Coarsely ground yellow cornmeal and flour (to dust the peel)

Quarter the tomatoes lengthwise and toss in salt, pepper and olive oil. Place on a foil-covered baking sheet, skin side down, and roast at 300 degrees for 90 minutes. Reserve in the refrigerator (for up to three days). One hour before baking, place a baking stone in the oven and preheat to 550 degrees. Meanwhile, remove the dough balls from the refrigerator and allow them to warm. Thinly slice the fresh mozzarella, grate the low-moisture mozzarella and roughly chop the basil.

Divide the ingredients into four portions. When the oven has fully preheated, generously dust a peel with flour and cornmeal. Dredge the first ball in flour and allow it to rest for five minutes. Place the knuckles of both hands beneath the dough round and gently stretch it into a 10-inch circle. To produce a gracefully rounded cornice, avoid grabbing or pinching the edge; stretch the dough from the inside out. If the dough resists, allow it to rest. Utilizing a quarter of the topping ingredients per pizza, lay a foundation of fresh mozzarella (don't worry about gaps). Spread the tomatoes over the mozzarella slices. Finish with the basil and low-moisture mozzarella. Slide the pizza onto the stone and bake for 10–12 minutes, or until browned, blistered and crisped. Repeat with the remaining dough balls.

Notes

For expert discussions of sourdough technique, consult Chad Robertson's Tartine Bread and Nancy Silverton's Breads from the La Brea Bakery. I particularly recommend Jeffrey Hamelman's Bread: A Baker's Book of Techniques and Recipes (second edition), which gives the following method for producing a levain, with water measured by weight (pg. 429).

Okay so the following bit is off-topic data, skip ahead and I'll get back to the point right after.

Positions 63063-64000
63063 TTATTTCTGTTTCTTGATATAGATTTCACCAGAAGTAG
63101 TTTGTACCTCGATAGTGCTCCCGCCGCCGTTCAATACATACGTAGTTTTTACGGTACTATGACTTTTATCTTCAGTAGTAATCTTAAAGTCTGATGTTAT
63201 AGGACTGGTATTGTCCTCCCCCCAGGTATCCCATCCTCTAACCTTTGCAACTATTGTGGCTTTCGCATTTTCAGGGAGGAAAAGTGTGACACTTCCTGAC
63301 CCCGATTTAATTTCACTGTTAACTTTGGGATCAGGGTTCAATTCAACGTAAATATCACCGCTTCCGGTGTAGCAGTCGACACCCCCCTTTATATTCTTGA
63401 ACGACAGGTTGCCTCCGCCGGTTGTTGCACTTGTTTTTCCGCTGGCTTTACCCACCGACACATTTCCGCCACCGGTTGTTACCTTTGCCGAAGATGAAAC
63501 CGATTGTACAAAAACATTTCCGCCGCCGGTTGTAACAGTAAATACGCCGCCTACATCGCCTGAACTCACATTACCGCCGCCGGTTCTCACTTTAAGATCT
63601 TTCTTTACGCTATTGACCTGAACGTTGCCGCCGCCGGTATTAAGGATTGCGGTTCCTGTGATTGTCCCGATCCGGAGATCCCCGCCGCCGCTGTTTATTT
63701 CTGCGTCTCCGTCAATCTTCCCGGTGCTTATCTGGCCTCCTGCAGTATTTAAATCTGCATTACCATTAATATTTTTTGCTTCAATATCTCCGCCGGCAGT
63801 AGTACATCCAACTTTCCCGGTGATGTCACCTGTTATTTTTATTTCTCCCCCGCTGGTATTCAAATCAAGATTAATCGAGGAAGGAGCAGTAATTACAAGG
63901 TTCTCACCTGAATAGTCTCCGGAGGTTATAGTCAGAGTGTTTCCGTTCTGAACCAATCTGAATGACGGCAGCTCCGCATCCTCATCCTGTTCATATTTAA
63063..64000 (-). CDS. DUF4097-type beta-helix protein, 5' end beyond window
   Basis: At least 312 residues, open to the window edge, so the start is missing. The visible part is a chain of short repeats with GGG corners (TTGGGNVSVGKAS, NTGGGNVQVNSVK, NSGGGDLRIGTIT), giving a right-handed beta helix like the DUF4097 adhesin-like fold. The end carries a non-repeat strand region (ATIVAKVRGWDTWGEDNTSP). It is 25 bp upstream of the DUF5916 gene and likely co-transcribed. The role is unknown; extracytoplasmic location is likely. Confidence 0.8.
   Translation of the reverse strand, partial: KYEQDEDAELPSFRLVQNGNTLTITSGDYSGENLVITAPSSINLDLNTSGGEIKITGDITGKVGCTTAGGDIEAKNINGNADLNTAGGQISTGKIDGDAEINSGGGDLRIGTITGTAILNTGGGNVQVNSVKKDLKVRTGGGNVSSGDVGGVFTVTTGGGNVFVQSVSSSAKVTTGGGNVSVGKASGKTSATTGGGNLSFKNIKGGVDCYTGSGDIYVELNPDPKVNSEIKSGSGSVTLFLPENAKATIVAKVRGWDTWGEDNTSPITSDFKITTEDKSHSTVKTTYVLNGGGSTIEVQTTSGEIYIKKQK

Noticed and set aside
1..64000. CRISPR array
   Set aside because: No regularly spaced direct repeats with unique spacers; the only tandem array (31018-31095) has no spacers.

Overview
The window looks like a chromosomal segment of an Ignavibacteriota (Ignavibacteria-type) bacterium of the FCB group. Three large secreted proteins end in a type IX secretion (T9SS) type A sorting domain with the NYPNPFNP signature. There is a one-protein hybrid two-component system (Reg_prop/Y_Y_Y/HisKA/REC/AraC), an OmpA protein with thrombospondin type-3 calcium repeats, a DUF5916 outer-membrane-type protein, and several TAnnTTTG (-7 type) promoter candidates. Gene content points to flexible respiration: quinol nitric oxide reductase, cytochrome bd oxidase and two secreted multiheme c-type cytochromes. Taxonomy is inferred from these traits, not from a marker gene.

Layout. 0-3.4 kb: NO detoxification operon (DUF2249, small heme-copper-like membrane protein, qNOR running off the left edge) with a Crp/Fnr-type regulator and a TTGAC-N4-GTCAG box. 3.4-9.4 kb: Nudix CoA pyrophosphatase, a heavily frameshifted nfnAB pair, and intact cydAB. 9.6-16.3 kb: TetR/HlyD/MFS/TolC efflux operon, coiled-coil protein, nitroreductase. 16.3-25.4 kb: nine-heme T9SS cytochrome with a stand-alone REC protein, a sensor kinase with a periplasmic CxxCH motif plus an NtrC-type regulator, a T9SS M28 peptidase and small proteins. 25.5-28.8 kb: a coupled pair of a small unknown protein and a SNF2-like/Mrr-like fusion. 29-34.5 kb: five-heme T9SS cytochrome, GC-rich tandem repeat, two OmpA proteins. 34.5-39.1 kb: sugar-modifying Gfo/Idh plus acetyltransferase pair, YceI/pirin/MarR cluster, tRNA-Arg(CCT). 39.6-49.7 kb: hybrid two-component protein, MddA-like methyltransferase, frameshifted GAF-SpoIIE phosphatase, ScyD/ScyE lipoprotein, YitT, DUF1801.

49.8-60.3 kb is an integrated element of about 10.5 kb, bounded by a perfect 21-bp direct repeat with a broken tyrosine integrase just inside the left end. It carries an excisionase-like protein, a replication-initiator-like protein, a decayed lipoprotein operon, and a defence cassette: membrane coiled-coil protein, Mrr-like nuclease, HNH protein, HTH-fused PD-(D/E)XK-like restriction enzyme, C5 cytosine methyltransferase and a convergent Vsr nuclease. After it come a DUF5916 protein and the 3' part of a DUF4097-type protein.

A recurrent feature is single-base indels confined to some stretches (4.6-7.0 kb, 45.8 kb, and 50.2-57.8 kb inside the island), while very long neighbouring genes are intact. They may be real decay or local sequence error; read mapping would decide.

Day 1: Mix 4 oz. whole-rye flour, 4 oz. unbleached white flour (11%–12% protein) and 5.6 oz. non-chlorinated room-temperature water. Seal with plastic wrap and ferment in a warm area (75–80 degrees) for 24 hours.

Days 2–5: Every 12 hours, mix 4.5 oz. of the existing levain (discard the rest), 4 oz. unbleached white flour and 2.4 oz. non-chlorinated room-temperature water. Seal with plastic wrap and ferment at warmish room temperature. The levain is ready for use by day 6.

The pitfall of fresh mozzarella is crust-sogging moisture. Avoid really weepy mozzarella and pat excessively moist slices with a paper towel. Low-moisture mozzarella (i.e., garden-variety supermarket-style mozzarella) is too often a factory-produced insult. Melted, it should be opaque and stringy, not translucent and drippy. Both Weaver Street Market and Whole Foods sell decent low-moisture whole-milk mozzarella in plastic-wrapped chunks. Avoid low-fat mozzarella.

The margherita is a point of departure. Here's an intensely flavorful white pizza of my own invention: sliced provolone, halved artichoke hearts (Native Forest brand), julienned soppressata, minced garlic and grated Parmigiano-Reggiano. The legendary Pizzeria Starita in Naples serves a remarkably nuanced pie topped with pistachio pesto (pistachio, lemon juice, Parmigiano-Reggiano, olive oil), fresh mozzarella, mortadella, pecorino romano and basil (hat tip Saveur).


This article appeared in print with the headline "Masterful margherita."

  • Panzanella's margherita—chewy, crispy, charred, slightly sour—is the only local pizza I crave.